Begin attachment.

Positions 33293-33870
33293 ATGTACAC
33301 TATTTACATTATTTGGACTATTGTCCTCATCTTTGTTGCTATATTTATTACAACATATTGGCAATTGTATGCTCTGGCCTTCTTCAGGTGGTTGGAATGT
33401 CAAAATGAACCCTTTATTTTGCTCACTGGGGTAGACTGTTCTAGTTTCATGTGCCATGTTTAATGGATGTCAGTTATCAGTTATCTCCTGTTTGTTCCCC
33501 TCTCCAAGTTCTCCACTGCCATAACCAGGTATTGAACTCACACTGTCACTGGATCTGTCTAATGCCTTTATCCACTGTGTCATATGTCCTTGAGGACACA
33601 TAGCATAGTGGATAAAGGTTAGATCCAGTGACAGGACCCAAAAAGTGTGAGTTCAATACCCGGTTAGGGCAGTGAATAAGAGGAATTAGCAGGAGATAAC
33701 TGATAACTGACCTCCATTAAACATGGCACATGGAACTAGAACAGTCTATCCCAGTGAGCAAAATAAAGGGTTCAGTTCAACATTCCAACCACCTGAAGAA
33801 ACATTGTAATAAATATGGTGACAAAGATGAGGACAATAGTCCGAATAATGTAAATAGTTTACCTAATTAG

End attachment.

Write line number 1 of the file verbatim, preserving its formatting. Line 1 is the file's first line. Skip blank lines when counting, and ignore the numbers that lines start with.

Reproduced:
Positions 33293-33870